Former Teva Pharmaceuticals employee sued for selling trade secrets

By Jon Campisi | Jul 31, 2012

A drug manufacturer has filed a civil action against a former employee, alleging the man

violated a separation agreement after he encouraged other employees to resign from the company and join the plaintiff at his new place of employment, a competing drug company.

Teva Pharmaceuticals, which is headquartered in Delaware but has a principal place of business in North Wales, Pa., is seeking injunctive relief and damages against Kevin Middleton, a former Teva employee who now works for Genzyme Corporation.

Genzyme, the lawsuit states, is a competitor of Teva’s with respect to pharmaceutical products designed to treat Relapsing Remitting Multiple Sclerosis (RRMS).

Teva is the largest developer, manufacturer, marketer and seller of generic drugs in the United States.

The suit, which was filed July 27 at the U.S. District Court in Philadelphia by King of Prussia, Pa. attorneys Larry J. Rappoport and Julie E. Ravis, claims that Middleton, of Tennessee, breached the terms of his separation agreement when he lured fellow Teva employees to Genzyme.

Middleton, who spent most of his time at Teva managing those responsible for promoting the drug Copaxone, which treats Relapsing Remitting Multiple Sclerosis, and also worked as head of sales for the entire Teva specialty sales force for a period of time, successfully solicited at least 11 Teva employees to join him at Genzyme.

The lawsuit claims that Genzyme has benefitted and continues to benefit from Middleton’s disclosure and use of Teva’s confidential information and trade secrets.

“Notwithstanding the lucrative severance benefits that Middleton received in exchange for his execution of that Separation Agreement, Middleton disregarded his legal obligations to Teva by directly and indirectly contacting numerous Teva employees to induce and encourage them to resign from Teva and join his new employer, Genzyme,” the lawsuit states.

According to the complaint, Massachusetts-based Genzyme is a part of Sanofi-Aventis and is preparing to become a direct competitor of Teva with respect to Genzyme’s newly developed RRMS drugs, which are currently under FDA review for approval.

“In anticipation of such approval,” the lawsuit states, “Genzyme is in the process of hiring and developing sales and medical organizations to promote and scientifically support its RRMS drugs and to compete with Teva.”

The lawsuit says that Middleton, who began his employment with Teva in 2003, had access to the company’s confidential employee information, as well as Teva’s trade secrets and confidential business information, which is not publicly known outside of the pharmaceutical company.

“Indeed, Teva takes steps to ensure that its Trade Secrets and Confidential Business Information remains confidential, including, among other things, requiring all of its employees to execute confidentiality agreements as was the case with Middleton upon his hire,” the lawsuit states.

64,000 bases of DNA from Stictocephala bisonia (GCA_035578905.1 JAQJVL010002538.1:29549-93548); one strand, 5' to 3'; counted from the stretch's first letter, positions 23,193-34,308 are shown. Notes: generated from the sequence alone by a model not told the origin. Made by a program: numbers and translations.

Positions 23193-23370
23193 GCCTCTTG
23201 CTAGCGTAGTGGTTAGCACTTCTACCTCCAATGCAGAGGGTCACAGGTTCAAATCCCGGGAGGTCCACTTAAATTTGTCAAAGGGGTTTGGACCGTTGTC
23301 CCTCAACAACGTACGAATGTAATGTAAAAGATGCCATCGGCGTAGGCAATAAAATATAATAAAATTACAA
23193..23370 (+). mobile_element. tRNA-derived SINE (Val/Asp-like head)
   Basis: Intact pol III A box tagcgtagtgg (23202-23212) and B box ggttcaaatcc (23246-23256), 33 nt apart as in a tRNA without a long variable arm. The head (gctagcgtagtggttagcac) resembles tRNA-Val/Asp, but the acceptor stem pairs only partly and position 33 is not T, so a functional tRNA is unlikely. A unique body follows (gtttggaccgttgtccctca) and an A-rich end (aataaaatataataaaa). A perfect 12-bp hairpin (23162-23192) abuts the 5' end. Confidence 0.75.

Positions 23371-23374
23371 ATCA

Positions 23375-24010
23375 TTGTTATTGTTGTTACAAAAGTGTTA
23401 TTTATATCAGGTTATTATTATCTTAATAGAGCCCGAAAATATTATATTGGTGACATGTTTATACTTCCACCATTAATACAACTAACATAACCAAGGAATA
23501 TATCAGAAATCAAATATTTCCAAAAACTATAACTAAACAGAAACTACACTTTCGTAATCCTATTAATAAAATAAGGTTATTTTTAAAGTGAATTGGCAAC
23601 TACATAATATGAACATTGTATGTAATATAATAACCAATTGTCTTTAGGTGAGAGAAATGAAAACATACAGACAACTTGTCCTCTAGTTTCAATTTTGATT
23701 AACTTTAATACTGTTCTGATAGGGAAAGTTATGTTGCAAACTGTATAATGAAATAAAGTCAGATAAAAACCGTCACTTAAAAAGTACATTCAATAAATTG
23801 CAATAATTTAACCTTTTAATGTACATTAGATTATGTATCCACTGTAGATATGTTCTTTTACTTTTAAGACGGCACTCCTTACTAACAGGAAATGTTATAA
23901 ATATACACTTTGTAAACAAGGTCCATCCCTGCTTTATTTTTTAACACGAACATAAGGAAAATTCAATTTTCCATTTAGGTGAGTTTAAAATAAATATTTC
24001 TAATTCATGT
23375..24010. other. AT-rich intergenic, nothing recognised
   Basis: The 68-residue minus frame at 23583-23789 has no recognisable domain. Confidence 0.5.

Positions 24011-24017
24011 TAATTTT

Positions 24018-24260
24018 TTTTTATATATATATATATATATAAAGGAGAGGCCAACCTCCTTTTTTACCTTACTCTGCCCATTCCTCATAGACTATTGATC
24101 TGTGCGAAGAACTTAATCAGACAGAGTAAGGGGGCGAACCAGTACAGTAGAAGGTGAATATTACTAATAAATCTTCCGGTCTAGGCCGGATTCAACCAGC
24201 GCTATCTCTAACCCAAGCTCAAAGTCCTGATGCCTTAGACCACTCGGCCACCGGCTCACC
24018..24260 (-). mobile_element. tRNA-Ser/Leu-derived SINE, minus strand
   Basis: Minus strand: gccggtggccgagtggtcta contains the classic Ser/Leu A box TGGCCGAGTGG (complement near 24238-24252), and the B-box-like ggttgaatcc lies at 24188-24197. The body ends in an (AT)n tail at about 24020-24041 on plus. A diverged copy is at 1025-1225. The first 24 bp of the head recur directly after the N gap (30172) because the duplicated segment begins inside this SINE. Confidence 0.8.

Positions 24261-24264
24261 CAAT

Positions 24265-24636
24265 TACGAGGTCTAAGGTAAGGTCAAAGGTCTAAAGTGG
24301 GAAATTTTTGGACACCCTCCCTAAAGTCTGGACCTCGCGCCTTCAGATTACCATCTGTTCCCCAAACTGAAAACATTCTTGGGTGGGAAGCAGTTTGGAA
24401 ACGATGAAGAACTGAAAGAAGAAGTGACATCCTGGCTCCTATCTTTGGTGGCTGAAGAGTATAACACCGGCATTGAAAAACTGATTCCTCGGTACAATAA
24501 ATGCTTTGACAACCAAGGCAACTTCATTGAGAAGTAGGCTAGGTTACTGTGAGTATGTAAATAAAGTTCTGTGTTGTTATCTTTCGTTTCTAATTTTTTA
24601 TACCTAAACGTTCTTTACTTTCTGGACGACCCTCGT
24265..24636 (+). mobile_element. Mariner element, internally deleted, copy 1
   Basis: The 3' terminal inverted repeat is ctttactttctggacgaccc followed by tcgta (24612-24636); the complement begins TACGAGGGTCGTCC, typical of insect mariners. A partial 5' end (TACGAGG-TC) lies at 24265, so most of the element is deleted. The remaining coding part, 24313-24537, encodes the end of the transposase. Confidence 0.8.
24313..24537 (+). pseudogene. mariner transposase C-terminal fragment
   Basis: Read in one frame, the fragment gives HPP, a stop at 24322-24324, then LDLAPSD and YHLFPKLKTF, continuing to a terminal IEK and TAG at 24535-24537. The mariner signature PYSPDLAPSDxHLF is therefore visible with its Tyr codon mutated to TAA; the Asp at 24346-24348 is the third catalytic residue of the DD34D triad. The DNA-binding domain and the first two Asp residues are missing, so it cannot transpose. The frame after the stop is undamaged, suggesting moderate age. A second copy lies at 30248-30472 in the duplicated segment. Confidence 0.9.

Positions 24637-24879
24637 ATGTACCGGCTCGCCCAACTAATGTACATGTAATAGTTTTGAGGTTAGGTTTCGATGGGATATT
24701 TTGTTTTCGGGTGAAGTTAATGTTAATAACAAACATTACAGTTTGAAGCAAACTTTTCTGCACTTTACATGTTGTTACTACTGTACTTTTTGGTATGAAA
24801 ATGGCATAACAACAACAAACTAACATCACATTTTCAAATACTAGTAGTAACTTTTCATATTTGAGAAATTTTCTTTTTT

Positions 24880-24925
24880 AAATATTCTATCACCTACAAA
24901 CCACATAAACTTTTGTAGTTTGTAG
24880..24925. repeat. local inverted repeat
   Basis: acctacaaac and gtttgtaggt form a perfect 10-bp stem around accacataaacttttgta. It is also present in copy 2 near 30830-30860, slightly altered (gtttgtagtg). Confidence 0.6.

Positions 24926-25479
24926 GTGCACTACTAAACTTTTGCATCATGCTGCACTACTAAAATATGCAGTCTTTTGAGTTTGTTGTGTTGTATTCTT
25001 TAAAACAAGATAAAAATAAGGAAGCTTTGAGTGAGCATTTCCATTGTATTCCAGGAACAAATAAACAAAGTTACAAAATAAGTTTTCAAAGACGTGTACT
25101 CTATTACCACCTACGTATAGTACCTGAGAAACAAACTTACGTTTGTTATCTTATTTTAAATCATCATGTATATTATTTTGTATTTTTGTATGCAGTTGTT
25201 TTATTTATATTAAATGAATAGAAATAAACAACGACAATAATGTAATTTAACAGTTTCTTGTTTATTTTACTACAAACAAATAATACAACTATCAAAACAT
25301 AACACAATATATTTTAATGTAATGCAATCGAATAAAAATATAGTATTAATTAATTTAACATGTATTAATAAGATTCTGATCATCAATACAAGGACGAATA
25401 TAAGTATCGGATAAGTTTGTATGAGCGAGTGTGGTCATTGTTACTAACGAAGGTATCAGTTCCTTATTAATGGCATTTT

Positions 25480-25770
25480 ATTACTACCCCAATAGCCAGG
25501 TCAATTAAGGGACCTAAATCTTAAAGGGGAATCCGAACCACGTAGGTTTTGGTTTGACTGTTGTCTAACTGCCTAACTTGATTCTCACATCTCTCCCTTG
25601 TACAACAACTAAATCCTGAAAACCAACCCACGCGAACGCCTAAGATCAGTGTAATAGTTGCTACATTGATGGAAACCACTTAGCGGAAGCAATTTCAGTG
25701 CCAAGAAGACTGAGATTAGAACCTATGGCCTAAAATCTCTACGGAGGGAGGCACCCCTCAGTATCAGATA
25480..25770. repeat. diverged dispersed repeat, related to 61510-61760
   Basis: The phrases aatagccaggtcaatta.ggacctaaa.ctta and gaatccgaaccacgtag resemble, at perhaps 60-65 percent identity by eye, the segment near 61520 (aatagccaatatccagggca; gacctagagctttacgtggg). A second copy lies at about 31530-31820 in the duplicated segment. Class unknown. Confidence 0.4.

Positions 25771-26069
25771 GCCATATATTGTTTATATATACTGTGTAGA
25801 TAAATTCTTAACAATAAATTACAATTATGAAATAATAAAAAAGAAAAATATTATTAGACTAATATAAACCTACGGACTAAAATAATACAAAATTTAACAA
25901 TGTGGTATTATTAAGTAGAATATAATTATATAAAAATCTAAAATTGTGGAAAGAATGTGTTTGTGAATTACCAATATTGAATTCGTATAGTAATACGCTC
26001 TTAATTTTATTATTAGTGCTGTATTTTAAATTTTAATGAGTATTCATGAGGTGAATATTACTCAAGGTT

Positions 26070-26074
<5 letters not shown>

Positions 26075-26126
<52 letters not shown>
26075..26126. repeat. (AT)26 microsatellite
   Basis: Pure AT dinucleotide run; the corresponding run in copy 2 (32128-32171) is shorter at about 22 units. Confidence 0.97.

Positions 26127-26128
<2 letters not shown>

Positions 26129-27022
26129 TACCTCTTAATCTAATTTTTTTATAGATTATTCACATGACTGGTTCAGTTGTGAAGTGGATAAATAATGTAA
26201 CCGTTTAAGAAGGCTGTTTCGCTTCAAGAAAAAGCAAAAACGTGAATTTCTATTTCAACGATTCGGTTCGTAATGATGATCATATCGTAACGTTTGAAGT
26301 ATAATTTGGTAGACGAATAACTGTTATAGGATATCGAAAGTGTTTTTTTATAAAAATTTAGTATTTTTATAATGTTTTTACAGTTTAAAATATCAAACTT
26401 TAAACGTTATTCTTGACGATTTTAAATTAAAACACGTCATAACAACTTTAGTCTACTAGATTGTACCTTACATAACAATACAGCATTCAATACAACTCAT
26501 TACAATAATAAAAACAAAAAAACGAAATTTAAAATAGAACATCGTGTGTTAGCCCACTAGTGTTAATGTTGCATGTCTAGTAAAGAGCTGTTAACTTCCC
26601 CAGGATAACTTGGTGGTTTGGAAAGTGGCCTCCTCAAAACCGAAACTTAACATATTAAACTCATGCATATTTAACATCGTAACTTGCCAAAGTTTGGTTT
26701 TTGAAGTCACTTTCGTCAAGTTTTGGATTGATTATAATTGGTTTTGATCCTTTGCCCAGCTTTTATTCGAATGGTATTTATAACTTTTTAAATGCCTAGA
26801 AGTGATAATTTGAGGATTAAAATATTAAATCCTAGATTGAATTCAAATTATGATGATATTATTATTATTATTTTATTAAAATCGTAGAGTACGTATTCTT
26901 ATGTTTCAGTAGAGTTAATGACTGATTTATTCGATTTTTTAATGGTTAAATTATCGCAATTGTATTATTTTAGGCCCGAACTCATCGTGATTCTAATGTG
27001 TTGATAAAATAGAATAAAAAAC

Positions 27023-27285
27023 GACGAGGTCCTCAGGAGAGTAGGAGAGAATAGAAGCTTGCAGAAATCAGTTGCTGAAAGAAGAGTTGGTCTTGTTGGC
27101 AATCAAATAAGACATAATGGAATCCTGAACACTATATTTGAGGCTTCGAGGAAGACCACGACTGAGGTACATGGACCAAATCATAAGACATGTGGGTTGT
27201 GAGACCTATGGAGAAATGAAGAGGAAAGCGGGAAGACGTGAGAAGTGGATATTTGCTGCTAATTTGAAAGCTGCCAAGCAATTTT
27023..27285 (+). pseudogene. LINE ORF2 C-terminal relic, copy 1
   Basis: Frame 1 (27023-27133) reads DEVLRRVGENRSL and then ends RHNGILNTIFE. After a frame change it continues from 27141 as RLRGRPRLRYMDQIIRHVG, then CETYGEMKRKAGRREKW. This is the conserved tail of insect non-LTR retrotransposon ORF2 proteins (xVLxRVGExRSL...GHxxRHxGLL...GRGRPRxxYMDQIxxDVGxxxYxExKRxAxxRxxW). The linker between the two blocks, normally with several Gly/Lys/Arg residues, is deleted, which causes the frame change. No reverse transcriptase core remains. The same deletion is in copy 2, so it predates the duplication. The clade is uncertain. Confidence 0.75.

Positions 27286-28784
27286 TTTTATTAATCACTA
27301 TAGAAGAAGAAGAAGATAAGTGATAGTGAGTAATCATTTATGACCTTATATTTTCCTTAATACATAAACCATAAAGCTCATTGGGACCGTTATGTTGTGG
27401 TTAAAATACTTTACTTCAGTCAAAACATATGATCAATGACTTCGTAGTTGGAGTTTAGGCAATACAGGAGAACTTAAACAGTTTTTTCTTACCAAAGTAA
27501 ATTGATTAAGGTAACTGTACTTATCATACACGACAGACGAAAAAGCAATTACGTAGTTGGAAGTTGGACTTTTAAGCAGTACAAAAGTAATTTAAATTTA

The suit claims that through his confidentiality agreement, Middleton agreed to never disclose, either during employment or after termination, any company secret or confidential information.

The suit states that Middleton’s April 23, 2012, separation agreement provided that Teva would pay the plaintiff a lump sum payment of $134,207, a pro-rated bonus and would provide continuing health insurance benefits in exchange for Middleton’s execution of the agreement, which among other things would be to adhere to “several covenants” that are designed to protect and safeguard Teva’s trade secrets and confidential information.

The complaint alleges that unless he is enjoined by the court, Middleton will continue to violate the separation and confidentiality agreement.

An injunction is necessary, the suit claims, to prevent “immediate and irreparable harm to Teva that cannot be fully compensated by damages.”

Middleton, the lawsuit states, “is expressly aware that any breach of the Confidential Information Agreement will result in irreparable damage to Teva.”

The complaint goes on to allege that Teva sent Middleton a letter reminding him of his obligations under the separation agreement prior to the filing of this lawsuit, but that Middleton never responded.

A similar letter was sent to Genzyme.

The lawsuit contains counts of breach of contract, misappropriation of trade secrets, tortious interference with business relations, tortious interference with contractual relations and unjust enrichment.

Teva seeks to have a court compel Genzyme to return Teva’s trade secrets in their possession, forfeit to Teva all profits and monetary benefits obtained from the use of Teva’s trade secrets, and pay to Teva compensatory damages at an amount to be determined at trial.

Other relief sought by Teva includes preliminarily and permanently enjoining Genzyme from using or disclosing Teva’s trade secrets and confidential business information.

Both Middleton and Genzyme Corp. are named as co-defendants in the litigation.


The federal case number is 2:12-cv-04298-JHS.

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